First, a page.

Kirstin's Blog Posts

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Kirstin Odegaard

Kirstin Odegaard . . . has loved Jane Austen since that first high school reading of Pride and Prejudice and that first viewing of Colin Firth emerging dripping from the lake.  She also loves YA—because there’s nothing more romantic than a hundred-year-old vampire wooing a high school student.  Or those awkward first stages of love teens dance through while slaughtering their peers.  She combines her loves by penning YA versions of Austen classics, translating Regency struggles into modern, teen problems.  (She likes reading and writing about adults falling in love too.)

When she’s not writing, Kirstin runs a tutoring center, where she advises students on solving for X and on which date to take to prom.  She enjoys going for a long run, practicing yoga, savoring a hot cup of tea, and consuming large quantities of cheese.  She lives with her husband, three children, and small dog in California.

Emily: a YA Spin on Jane Austen's Emma
Emily Holzhaus, beautiful, clever, and popular, had lived nearly ten and seven years in the world with very little to distress or vex her.

…Except, with her sister moving out and getting married, how can Emily apply to UCLA? Her father dreads an empty house, and he expects Emily to stay close.

…And then there’s Blake, who persists in his frowny face disapproval of what will be Emily’s matchmaking triumph: the sweet and zany Harryet with the smooth yet vulnerable Elton. Blake tells Emily to stop meddling, but he can’t see the magic like Emily can.

…Ooh, and perfect Jane Santiago, who’s hiding a secret boyfriend. Who wouldn’t be distressed or vexed (or, okay, intrigued) by that? “Just leave it alone, Em,” Blake says, but flawless, thousand point GPA Jane has a clandestine romance? As if there’s anyone in the world who can leave that alone.

But when Emily’s matchmaking and sleuthing reveal unexpected truths, she is forced to reevaluate what is most important in a friend—and what to do with longstanding friendships that are rancid beneath the surface. Humorous, smart, and fun, Emily is a YA spin on Austen’s Emma about what happens when plans unravel, friendships evolve, and secrets explode.
Elle Oh Elle!
After a bad break up, Elle moves back to her hometown with a secret. She’s pregnant—and she’s absolutely, definitely going to tell her mother and friends right away. But then she reconnects with Henry, who’s also getting over a break up and harboring a secret of his own—the growing certainty that he’s gay. For sure they should tell their secrets eventually, but, Henry argues, what if for now Elle moves in and pretends to be his girlfriend? That will give Henry some time to figure out his sexuality, and Elle can take a break from worrying about her mother’s disapproval and focus on preparing for her baby and opening her tea shop. Plus, a fake boyfriend will be the excuse she needs to keep her from throwing herself at Jared, her ex who broke her heart and is definitely not a good match for the New Elle Who Makes Good Relationship Decisions—after this non-relationship with Henry, lol.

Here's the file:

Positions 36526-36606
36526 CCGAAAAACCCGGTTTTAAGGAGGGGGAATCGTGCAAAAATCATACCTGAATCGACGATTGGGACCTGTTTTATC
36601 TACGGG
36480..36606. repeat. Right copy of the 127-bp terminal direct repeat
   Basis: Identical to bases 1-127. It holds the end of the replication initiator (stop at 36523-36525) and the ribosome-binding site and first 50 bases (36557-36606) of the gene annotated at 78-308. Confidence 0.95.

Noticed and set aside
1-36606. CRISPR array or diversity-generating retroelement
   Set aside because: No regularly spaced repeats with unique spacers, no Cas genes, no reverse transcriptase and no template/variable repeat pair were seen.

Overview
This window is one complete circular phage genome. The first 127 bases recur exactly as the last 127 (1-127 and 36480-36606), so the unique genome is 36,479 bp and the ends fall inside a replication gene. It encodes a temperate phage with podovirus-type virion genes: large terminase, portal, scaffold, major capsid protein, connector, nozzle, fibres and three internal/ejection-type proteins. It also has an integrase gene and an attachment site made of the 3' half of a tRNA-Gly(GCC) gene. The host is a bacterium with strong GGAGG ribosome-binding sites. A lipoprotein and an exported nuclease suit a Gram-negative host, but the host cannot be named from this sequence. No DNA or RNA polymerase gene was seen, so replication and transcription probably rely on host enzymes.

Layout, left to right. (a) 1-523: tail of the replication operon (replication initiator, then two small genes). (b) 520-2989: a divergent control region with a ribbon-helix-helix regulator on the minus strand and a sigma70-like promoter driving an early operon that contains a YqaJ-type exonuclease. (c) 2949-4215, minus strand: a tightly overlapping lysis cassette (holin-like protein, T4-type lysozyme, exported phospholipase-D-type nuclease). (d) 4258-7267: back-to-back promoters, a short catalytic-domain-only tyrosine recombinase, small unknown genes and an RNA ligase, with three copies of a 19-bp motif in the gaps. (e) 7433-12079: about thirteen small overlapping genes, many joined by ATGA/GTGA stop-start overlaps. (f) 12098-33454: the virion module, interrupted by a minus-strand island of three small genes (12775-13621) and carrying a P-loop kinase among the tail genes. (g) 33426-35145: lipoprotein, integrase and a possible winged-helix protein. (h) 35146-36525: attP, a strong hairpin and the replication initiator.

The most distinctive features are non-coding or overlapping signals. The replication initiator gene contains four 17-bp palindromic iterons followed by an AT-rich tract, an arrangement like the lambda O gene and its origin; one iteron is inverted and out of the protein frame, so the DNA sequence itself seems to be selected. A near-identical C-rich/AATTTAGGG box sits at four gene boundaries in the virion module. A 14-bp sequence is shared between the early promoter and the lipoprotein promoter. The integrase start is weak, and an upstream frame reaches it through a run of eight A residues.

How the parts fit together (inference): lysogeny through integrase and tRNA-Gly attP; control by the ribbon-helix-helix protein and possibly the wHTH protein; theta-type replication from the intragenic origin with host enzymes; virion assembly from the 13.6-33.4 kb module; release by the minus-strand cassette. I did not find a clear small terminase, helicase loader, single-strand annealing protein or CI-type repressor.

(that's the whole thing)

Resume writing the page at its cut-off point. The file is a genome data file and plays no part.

But things get complicated when Elle’s mother starts receiving threatening letters demanding some mysterious jewels—jewels that her mom is awfully cagey about—even after the threats escalate to action. Apparently Elle and Henry aren’t the only ones with secrets.

Witty, funny, sexy, and a little crazy sometimes, Elle Oh Elle! takes a peek at how much love and trust we can put into (and take from!) our most difficult relationships.
First Impressions: a YA Twist on Pride and Prejudice (YA Austen Love)
On Libby Bennet’s To Do list:
•Put that arrogant Will Fitz in his place. He bet Libby $50 that she couldn’t find a date to prom. Maybe Libby wasn’t interested in prom before, but now, it’s on.
•Help her heartbroken sister, Jane. Teo’s been in love with her for years, and now, when Jane’s finally interested, he blows her off. Jane insists Teo has moved on, but Libby knows there is no way he could have forgotten her sister so easily.
•Figure out what to do about Jeremiah, the new guy in school that her mother invited to LIVE WITH THEM. Every day he’s the star of his own personal play–is there any way to convince him that he can’t go out in public dressed as the Rat King from The Nutcracker?
•Spend more time with George Moreland, with his tattoos, dimples, and rebel streak that make Libby’s insides go all liquidy. He’s not into prom, but when he’s around, maybe Libby isn’t either.
•Wait, no. Find a date to prom. Focus, Libby.

Hilarious, witty, and fun, First Impressions is a YA twist on Pride and Prejudice about what happens when To Do lists fail, longstanding judgments crumble, and people no longer fit into the boxes we made for them.